Signed in as:
Signed in as:
Suzanne Vargus Holloman, Co-Director of the Family Reunion Institute has announced the organization’s name change. “I’m excited to announce our name change to the National Family Reunion Institute (NFRI). We have always been national in scope and the name change reflects that. Our commitment to family reunions and family reunion planners remains our highest priority. As part of this name change, NFRI has adopted a new logo that emphasizes our dedication to family reunions. Our tax status has changed as well. We are now a tax exempt non-profit, and all donations are tax deductible. Donations represent an opportunity to do more for family reunions. Individuals and organizations desiring to support the Institute’s programs that build on the strengths of families, using reunions as the tool, are able to make a donations on the website."
We believe reunions have the power to nourish and strengthen families of all races and ethnicities. Reunions can encourage healthy extended family relationships, provide a sense of belonging, restore family pride, nurture and respect all generations, and impart wisdom, knowledge and a shared purpose. Our goal is to strengthen, inspire and support family reunion planning; share useful information and resources; and advocate for the teaching of family and reunion history, values and experiences.
Planning a family reunion? Click below for tips on:
NEED HELP with a Sticky Reunion Situation?
- Check the SRS Archives (CLICK HERE) -OR-
- Contact us (CLICK HERE).
June is the month for dads, grads, and lots of summery fun activities—including family reunions. The month of June is significant not only because of Father’s Day, but for Juneteenth, Loving Day, World Refugee Day, and Caribbean-American Heritage Month.
June is also the month for the Army’s Birthday, National SAFE Day, Let It Go Day, Say Something Nice Day, Sauntering Day(meaning slow down and take it easy), Nature Photography Day, Making Life Beautiful Day, Men’s Health Week, Forgiveness Week, National Nursing Assistants Week, Community Health Improvement Week, National Garden Week, National Play Catch Week, Men's Health Week, Black Music Appreciation Month, Beautiful in Your Skin Month, Great Outdoors Month, and so much more. Check out FAMILY TIME for our list of 75+ June observances and celebrations, the this month’s REUNION TIP OF THE MONTH, WORTH REPEATING, poetry, and more for good stuff for dads and grads.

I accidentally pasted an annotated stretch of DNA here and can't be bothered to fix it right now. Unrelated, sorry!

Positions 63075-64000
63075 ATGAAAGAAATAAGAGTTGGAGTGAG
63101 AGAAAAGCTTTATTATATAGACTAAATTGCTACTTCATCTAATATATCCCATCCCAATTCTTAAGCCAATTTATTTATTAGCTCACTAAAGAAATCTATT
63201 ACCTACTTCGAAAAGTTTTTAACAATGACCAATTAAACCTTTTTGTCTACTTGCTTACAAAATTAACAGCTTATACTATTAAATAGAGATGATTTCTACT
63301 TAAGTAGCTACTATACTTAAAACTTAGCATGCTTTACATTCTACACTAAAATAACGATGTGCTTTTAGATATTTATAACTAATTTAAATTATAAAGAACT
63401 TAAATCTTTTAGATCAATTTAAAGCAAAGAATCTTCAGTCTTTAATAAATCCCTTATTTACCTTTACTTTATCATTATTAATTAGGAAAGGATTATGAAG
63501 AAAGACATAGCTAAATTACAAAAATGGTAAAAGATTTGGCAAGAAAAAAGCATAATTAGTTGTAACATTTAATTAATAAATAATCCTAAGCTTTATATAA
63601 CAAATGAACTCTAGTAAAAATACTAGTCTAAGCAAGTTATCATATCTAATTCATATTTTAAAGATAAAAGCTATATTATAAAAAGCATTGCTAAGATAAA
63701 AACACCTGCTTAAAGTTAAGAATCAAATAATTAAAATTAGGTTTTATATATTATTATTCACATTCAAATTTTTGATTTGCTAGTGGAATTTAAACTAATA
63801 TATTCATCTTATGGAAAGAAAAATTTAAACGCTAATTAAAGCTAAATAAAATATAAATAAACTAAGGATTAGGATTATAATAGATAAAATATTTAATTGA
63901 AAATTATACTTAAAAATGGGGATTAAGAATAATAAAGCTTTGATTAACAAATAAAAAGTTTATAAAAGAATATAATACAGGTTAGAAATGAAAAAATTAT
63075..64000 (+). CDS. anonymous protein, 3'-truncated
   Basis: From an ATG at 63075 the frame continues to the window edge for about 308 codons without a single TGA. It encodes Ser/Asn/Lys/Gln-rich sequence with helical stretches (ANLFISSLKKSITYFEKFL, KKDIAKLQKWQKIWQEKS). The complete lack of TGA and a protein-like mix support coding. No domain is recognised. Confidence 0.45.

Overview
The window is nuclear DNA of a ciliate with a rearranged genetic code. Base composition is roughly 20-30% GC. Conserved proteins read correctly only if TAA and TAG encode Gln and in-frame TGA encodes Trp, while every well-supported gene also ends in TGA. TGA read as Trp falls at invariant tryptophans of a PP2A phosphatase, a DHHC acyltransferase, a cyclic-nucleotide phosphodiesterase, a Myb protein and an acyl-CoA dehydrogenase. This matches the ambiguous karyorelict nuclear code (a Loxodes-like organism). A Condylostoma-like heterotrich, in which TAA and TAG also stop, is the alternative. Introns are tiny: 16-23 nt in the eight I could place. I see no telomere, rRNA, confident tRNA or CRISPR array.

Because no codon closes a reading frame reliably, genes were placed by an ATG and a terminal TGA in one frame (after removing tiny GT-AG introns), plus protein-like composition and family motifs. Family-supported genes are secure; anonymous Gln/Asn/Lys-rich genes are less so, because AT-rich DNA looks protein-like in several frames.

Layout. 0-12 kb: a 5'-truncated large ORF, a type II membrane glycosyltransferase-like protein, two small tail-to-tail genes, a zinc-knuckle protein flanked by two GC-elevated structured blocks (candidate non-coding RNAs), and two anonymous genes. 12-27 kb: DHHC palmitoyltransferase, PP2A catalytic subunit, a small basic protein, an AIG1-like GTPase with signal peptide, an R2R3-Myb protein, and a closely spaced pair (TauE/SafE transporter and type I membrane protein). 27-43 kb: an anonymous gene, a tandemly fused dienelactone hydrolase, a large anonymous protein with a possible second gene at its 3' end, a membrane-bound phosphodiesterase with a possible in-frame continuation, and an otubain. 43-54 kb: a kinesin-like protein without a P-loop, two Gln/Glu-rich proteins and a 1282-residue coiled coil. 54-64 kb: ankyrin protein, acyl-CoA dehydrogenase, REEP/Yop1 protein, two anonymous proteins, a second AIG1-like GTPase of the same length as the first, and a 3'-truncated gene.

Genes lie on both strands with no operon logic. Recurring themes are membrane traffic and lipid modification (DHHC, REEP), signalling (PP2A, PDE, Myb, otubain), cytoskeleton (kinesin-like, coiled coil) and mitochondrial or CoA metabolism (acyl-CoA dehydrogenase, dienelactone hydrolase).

Dads are an important part of our family structure all year long. And while they often get shortchanged on gifts and cards, let’s do our best not to take them for granted this year. Let’s embrace, encourage, enjoy, and show them much love. And if your own dad is not around to be the recipient of your expressions of love, search out another family dad, particularly elders, who may greatly appreciate the extra attention.
Here’s hoping you and your family are able to spend great outdoor time together this June. We hope dads get what they want on Father’s Day. We wish 2023 grads successful new beginnings. And we’re hopeful this year’s reunions are plentiful, beneficial and treasured
Enjoy what’s left of Spring and the beginning of Summer. Be safe. Stay well. Take care of your family and reunion.
· Reunion Tip of the Month
· Family Time
· Poem for Dads
· Poem for Grads
· Worth Repeating for Dads
· Worth Repeating for Grads
· Becoming a Better Dad
· Support for Dad
COME BACK LATER THIS MONTH FOR:
· Sticky Reunion Situation
· Practical Family Reunion Planning
Do you know what you have in common with your dad? Do you know what the dads in your family have in common with each other? Use this month to ask questions and get answers. Get dad (or his parents) to show you pictures of him growing up. Ask questions about his favorite time of year, color, food, book; childhood memories and family traditions; favorite school activities, subject and hang-out spot growing up; best and worst job; what they’re most proud of; their biggest fear; if they could get a “life do-over” what would they change, etc.
Ask family members to interview their dads and send responses to a designated family member who can put all the information together for sharing with the whole family. And don’t forget to take new pics of dads with their kids (and their dads if possible).
For the month of June we like emphasizing this exercise to encourage building relationships with dads and their children. We’re hopeful that it will draw attention to the opportunity fathers have to be the role models It’s been said that if a child has a healthy relationship with their father, they’re more likely to have higher levels of confidence and self-esteem. For that reason alone it’s important for dads to spend quality time with their child(ren)—taking time to really get to know them.
June is known for Summer fun, Father’s Day, Black Music Appreciation Month, Beautiful in Your Skin Month, Community Health Improvement Week, Making Life Beautiful Day, Men's Health Week, Say Something Nice Day, Smile Power Day, National Garden Week and Great Outdoors Month, where most folks are clamoring to be in June, especially for gardening, barbecuing with dads, celebrating with grads, family…and family reunions. So take a look at all the different days that can be observed and celebrated this month and make a plan to spend quality family time with dad—and the rest of the folks.
You can turn these observances into great Family Time by having a discussion, doing some research, making a game of it, creating a meal around it, inventing an activity around it, getting the whole family involved, and making it fun.